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Zinke finalizes Greens Hollow coal lease, would secure Utah's oldest mine

Published March 16, 2017 8:53 am

Greens Hollow • Decision praised, booed as a sign of Trump administration's new approach to energy policy.
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Federal officials have finalized a 55 million-ton coal lease in a deal that ensures continued operations of Utah's oldest and most productive coal mine, a move heralded as a sign of the Trump administration's pro-energy policies to come.

The owner of the Sufco mine in Sanpete and Sevier counties delivered the winning bid of nearly $23 million last January in a process billed as competitive even though no other bids were submitted on the 6,175-acre Greens Hollow tract under the Fishlake and Manti-La Sal national forests.

"The United States has more coal than any other nation on Earth, and we are lucky to be at a time in our history that we have the technology available to responsibly mine coal and return our land to equal or better quality after," Interior Secretary Ryan Zinke said in a statement. "For many communities and tribes in Utah, Montana, New Mexico and other states across the West, coal on public lands has been both a boon and a missed opportunity. With the potential for thousands of jobs and millions in economic opportunity, the Interior Department is committed to balancing the development and conservation of these resources."



Environmental groups blasted the lease, issued by the Bureau of Land Management, as a sweetheart deal that cheats taxpayers who own the coal and furthers the world's climate crises by releasing millions of tons of greenhouse gases once the coal is mined and burned. WildEarth Guardians' administrative appeal is still pending.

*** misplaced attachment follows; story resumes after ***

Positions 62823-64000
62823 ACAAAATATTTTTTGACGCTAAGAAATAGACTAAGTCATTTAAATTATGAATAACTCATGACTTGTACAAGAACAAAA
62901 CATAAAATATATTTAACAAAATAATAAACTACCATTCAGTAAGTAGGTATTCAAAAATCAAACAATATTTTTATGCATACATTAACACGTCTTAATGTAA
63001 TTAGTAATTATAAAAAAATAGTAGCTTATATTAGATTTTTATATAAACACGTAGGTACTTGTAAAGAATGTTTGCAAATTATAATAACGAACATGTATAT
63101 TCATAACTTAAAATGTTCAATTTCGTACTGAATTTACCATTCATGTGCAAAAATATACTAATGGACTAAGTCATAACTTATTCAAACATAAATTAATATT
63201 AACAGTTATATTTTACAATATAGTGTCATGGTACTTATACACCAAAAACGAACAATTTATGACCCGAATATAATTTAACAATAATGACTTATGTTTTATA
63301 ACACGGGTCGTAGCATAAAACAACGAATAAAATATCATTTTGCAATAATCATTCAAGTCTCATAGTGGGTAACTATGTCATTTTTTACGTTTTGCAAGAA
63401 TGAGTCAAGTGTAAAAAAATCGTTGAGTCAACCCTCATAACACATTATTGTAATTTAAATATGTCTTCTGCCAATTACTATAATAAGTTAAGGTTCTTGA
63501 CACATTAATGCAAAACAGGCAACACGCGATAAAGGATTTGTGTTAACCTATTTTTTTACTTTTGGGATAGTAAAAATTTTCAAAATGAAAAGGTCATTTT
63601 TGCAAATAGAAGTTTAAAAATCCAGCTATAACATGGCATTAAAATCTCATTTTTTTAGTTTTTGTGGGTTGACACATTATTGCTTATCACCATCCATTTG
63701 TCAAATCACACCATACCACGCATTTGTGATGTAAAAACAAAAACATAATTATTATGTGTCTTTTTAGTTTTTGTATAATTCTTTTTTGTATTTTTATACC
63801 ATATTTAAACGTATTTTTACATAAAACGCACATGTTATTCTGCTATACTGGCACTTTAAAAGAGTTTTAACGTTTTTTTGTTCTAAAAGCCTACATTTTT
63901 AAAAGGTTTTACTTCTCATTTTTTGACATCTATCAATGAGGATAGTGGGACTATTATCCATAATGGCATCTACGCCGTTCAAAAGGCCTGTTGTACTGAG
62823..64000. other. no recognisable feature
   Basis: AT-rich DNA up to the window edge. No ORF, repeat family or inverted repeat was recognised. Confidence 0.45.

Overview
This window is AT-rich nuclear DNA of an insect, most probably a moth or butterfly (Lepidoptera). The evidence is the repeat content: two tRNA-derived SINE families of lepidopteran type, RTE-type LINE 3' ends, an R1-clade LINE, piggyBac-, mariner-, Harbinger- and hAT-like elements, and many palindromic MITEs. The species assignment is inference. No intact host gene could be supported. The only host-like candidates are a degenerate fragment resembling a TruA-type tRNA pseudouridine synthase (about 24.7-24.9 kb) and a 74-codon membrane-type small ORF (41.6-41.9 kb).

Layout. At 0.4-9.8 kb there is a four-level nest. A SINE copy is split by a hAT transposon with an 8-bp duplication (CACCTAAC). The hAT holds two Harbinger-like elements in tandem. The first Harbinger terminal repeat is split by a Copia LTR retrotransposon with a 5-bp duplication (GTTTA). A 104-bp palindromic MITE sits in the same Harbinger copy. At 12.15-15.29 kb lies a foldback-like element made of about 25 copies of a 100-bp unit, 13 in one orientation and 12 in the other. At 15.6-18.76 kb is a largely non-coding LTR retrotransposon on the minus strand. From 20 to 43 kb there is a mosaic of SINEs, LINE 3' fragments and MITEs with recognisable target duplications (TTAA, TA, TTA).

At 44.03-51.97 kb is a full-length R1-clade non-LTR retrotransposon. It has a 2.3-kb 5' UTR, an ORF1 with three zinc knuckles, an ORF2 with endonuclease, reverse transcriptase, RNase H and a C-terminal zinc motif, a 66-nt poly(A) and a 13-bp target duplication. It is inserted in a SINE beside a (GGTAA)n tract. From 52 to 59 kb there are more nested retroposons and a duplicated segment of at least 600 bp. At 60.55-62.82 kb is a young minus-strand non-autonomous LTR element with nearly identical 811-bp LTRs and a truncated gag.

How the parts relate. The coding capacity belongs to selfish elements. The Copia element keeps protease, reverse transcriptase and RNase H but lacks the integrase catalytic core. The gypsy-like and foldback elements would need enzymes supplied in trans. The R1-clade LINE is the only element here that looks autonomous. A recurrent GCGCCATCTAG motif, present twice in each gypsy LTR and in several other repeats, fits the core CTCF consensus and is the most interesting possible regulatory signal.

"The validity of the leases hasn't been resolved yet. It is unfortunate BLM is moving forward," said Jeremy Nichols, WildEarth's energy policy director. "They are bending over backwards for the coal industry like never before."

Also Wednesday, Zinke named a career BLM manager to succeed director Neil Kornze in an acting capacity. The appointment of Michael Nedd, the agency's assistant director for energy, minerals and realty management, was meant to signal Zinke's "focus on creating responsible energy jobs on public lands where appropriate."

In the coming days, the Trump administration is expected to make good on a campaign promise of lifting an Obama-era moratorium on coal leasing, which had been imposed while the Interior Department reforms the federal coal program to ensure the public receives a fair return on any mining on public lands.

Greens Hollow is one of four major federal coal leases in the pipeline in Utah, including one near Bryce Canyon National Park needed to keep Alton's Coal Hollow mine going.

Canyon Fuels Co., now owned by Bowie Resource Partners, proposed the Greens Hollow lease a decade ago so it's Sufco mine could continue its underground longwall operations, extracting high-Btu, low-sulfur coal. This lease is expected to return $194 million in royalties and taxes. Sufco is under contract to supply PacifiCorp's nearby Hunter and Huntington power plants through 2020.

While the lease could keep Sufco's 600 miners employed and was endorsed by four neighboring counties, Nichols questioned whether it would be good for the landscape, the planet or the treasury.

"The BLM continues to turn its back on the climate consequences of issuing coal leases," he said. "Greens Hollow coal is directly under priority habitat for sage course. To do an underground mine, they have to put in ventilation shafts and build roads and power lines."

The Interior Board of Land Appeals denied his group's request for a stay while it considers the appeal.

 

 

 

 

 

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